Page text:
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Right. And then to stay on that last topic, just kind of wondering if you have an estimate for scrapping in 2019 and 2020, especially if rates stay kind of weak in the near term? And then if you think the new -- there is a new kind of normalized fleet supply growth, what that has to be longer term?

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Polys Hajioannou, Safe Bulkers, Inc. - Chairman & CEO [24]

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The fleet supply for the next few years is not huge, it's not huge. And it could be on par with the demand growth. So we're not worrying too much about the fleet supply. What could be positive for us will be the -- could be the scrubbing rate, which last year, I think, was very weak, and one of the lowest scrapping rates in the last 9, 10 years. This year, we could be surprised by the number of scrapping that we will see. So it all depends. If this low-freight market persists for 2, 3 months or 4 months, many people with older ships will consider all option. Last year, if you remember, the scrapping was just under 5 -- on drybulk was just under 5 million deadweight, which was minimal. One of the lowest years scrapping. So this year, we could see 15 million or 20 million if the freight market does not perform and also the cost of dry-docking keeps going high. So I mean the market will be -- is very finely balanced. And small changes either on demand or supply can influence the market a lot. In 2017, I think, the scrapping was 15 million or more. Last year, it was only 5 million. So if this year we don't have a good market, we'd see scrapping going 15 million to 20 million deadweight.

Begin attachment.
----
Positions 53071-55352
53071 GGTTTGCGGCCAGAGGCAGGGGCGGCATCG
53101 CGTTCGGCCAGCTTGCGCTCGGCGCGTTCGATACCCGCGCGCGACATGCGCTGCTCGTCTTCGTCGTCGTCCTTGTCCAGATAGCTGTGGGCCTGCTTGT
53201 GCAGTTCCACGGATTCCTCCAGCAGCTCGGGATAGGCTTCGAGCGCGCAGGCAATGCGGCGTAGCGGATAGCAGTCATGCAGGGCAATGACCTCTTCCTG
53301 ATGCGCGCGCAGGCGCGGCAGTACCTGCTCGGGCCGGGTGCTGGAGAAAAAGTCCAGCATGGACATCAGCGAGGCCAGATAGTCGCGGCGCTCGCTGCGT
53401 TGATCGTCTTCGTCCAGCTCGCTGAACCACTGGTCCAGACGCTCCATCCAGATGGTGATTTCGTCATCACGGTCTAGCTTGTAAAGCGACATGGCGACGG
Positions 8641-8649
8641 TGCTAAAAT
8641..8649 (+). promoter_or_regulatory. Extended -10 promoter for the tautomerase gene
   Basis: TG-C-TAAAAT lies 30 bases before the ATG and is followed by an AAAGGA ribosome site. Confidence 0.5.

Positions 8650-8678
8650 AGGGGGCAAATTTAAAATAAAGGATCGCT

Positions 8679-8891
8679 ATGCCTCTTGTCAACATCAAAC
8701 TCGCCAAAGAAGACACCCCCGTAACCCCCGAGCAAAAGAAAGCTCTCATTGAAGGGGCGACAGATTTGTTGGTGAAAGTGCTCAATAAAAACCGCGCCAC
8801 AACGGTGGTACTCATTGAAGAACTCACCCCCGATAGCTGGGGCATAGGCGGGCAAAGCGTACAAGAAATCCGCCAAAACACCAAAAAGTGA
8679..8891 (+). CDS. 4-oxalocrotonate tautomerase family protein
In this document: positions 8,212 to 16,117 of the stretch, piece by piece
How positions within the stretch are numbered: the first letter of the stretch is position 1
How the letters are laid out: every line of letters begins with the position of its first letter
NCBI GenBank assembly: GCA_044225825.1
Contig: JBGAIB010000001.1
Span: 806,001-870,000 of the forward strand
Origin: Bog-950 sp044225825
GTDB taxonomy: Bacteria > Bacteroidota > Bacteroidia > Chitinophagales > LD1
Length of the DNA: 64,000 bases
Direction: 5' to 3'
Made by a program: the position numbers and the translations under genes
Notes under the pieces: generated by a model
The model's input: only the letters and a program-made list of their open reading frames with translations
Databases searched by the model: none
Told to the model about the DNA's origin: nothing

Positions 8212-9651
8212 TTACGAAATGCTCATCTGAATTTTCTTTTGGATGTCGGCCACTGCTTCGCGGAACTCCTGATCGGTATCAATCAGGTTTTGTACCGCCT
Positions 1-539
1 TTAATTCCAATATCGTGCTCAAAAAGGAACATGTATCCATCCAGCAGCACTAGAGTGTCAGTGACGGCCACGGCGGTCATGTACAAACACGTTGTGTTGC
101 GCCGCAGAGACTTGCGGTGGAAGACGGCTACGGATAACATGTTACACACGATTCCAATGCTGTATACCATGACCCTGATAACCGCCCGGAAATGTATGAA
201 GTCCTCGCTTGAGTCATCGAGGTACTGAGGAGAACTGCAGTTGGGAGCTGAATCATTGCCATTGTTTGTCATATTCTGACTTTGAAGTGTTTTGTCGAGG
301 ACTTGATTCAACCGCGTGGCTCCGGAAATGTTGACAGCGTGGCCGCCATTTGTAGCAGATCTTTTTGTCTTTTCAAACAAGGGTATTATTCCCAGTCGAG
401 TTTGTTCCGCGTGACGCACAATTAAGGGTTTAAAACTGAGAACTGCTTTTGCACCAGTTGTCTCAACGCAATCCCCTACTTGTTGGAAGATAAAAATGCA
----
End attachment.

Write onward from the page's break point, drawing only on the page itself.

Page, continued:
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Operator [25]

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We will now take our next question.

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Randall Giveans, Jefferies LLC, Research Division - Equity Analyst [26]

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It's Randy Giveans with Jefferies. Question, for the scrubber strategy, obviously, you're putting among the Kamsars, the post-Panamaxes, not the Panamaxes. Is that mainly due to just economics and the numbers of days at sea? Or is there maybe questions of HSFO fuel availability?